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A Futuristic Peek at CAN 2012

Wed, 14 Dec 2011 Source: Abdur Rahman Shaban Alfa

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… Black Stars perspective

The crème de la crème of African football would gather for the biennial soccer fiesta in a little over a months’ time. The Central African nations of Gabon and Equatorial Guinea are all but ready for the much awaited tournament.

The Confederation of African Football (CAF) the oversight body in charge of the tournament has announced that this would be the last time that the competition is held in an odd even year. The next edition is for 2013 in Libya to allow for subsequent tournaments to be staged in odd years as 2015, 2017, 2019 etc. But even as the competition approaches, there are a few interesting developments relative to the teams that will be assembling and then usual permutations about who and who are more likely to win the tournament is ever present and rife.

The main reason being that teams known to be giants when it comes to the game at senior national team level would not be showing up. Amongst them are: Egypt who are the defending champions, Nigeria and Cameroon; South Africa to some extent. The above factor however does not seem to have taken away any excitement from the upcoming tourney, instead it has given rise to the debate that ‘an outsider’ may just pick the top prize in African football.

Of the sixteen countries that have made it to the competition, West African neighbours, Ghana and Ivory Coast; have been bandied about in some quarters as the more likely to win the trophy.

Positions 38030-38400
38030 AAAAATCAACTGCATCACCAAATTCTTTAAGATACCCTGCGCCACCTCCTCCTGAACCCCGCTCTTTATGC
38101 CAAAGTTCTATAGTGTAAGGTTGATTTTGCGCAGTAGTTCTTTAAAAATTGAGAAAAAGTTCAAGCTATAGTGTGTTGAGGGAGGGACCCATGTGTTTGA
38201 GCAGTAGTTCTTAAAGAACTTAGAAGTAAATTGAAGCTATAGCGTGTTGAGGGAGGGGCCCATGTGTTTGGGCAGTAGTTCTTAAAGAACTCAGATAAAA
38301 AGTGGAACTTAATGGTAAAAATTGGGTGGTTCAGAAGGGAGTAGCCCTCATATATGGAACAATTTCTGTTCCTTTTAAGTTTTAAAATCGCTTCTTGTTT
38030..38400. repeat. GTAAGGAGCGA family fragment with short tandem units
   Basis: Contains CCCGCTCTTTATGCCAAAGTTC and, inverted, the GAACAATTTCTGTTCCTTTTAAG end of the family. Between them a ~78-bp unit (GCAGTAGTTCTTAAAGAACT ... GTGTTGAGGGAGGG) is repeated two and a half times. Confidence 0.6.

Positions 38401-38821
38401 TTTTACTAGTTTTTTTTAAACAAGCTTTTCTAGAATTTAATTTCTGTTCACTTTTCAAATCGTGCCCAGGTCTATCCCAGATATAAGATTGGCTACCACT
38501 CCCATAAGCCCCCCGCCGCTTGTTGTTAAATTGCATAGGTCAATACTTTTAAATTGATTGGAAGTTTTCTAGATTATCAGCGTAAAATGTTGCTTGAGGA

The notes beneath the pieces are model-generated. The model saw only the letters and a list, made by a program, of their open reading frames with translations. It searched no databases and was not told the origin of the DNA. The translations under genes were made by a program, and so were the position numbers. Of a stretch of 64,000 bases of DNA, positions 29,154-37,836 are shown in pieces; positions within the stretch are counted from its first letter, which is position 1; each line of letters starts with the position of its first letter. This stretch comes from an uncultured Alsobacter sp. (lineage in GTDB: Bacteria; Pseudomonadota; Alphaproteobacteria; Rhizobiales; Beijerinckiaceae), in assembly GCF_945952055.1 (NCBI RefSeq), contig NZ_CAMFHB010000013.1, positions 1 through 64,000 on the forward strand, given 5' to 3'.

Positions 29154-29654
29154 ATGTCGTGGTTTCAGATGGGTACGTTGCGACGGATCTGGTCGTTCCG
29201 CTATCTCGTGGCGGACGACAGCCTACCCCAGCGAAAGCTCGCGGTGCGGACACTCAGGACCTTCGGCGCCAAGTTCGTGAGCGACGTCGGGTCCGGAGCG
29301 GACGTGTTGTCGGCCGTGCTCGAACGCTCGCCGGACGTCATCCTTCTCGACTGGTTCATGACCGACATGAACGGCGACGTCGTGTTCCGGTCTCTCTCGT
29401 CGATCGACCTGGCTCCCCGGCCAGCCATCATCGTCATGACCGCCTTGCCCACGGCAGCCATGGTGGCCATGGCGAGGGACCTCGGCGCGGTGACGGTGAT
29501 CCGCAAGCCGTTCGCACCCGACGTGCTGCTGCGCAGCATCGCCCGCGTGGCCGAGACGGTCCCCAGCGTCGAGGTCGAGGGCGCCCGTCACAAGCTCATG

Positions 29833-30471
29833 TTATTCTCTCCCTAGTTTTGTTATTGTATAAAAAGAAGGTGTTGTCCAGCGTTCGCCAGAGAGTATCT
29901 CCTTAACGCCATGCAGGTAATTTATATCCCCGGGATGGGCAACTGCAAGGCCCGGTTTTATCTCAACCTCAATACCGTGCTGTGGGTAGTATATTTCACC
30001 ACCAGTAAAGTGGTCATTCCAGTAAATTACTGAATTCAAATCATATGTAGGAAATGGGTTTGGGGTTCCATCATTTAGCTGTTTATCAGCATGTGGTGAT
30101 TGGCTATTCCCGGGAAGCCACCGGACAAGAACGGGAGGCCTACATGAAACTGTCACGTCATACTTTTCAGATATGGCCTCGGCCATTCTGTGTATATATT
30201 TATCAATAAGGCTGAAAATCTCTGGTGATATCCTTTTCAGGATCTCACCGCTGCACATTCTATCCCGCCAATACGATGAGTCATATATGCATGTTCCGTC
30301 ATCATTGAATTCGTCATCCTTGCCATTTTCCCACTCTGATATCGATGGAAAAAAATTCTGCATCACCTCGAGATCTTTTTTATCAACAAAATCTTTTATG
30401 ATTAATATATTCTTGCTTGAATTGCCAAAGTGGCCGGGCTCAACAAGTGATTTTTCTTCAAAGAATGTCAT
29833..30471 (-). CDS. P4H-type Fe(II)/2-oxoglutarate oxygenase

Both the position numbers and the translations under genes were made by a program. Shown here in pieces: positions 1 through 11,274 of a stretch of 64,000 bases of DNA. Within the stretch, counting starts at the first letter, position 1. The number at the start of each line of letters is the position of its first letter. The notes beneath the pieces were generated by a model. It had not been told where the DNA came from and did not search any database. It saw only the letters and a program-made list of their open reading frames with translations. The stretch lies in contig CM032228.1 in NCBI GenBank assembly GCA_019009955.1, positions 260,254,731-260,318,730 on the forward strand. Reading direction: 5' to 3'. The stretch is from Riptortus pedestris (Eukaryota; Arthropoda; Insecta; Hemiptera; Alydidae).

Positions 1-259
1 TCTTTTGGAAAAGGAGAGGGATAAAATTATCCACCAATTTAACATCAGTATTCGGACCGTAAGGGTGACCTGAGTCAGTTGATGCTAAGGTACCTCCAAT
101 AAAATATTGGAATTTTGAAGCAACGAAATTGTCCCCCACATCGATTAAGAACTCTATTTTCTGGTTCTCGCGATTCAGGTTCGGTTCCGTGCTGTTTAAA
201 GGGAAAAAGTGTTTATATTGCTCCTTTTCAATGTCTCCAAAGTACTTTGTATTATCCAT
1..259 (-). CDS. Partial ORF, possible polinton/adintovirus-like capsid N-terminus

Ivoirians would love as much to win the trophy as would Ghanaians. Their players have been speaking a lot on their chances to annex the trophy especially so in an era where they have produced by far their finest group of players in a long while. The Black Stars on the other hand are being tipped on the basis that the team has come the closest to winning the tournament in the last two editions. Egypt 2006 was an episode to forget as the team crushed out of the first round after losing the last group game to Zimbabwe. Ratomir Djokovic however made up for that bad patch when he led a stronger Stars team to do Africa proud at the World Cup in Germany.

Then came 2008, when we hosted the event under the local mantra of ‘Host and Win’ with French man Claude Le Roy as manager. Eto’o and his Cameroonian charges had other ideas in the semi final as they beat us. We picked the bronze medal after beating Ivory Coast in Kumasi. ‘Host and Third’ it turned out to be. Next was Angola 2010, a strong Ghana team showed up in a group where they had to play against two opponents following the Kabinda shooting and subsequent withdrawal of Togo from the tournament.

Well beaten by Ivory Coast, Gyan led the team to dispatch Burkina Faso in the last group game to qualify, subsequently beating Nigeria in the quarter final and braving the odds to kick the host nation, Angola; out of the competition. Come the final, Hassan Sheyhata’s Egypt proved tactically better than Milovan Rajevac’ charges, not playing so well but delivering the goods when it mattered most. Mohammed Gedo’s late strike meant that Ghana had to wait longer to be crowned champions. Third at home, second in Angola, the ideal projection shall be a first position. But how realistic is that, and why should Ghana be caution at the level of players and management at promising the trophy?

In part two of this piece, we explore angles to a cautious pursuance of the dream of coming tops by the end of Gaban/Equatorial Guinea 2012, till then, watch this space!!

© Abdur Rahman Shaban Alfa

newcguide@gmail.com, alfarsenal@yahoo.com

Source: Abdur Rahman Shaban Alfa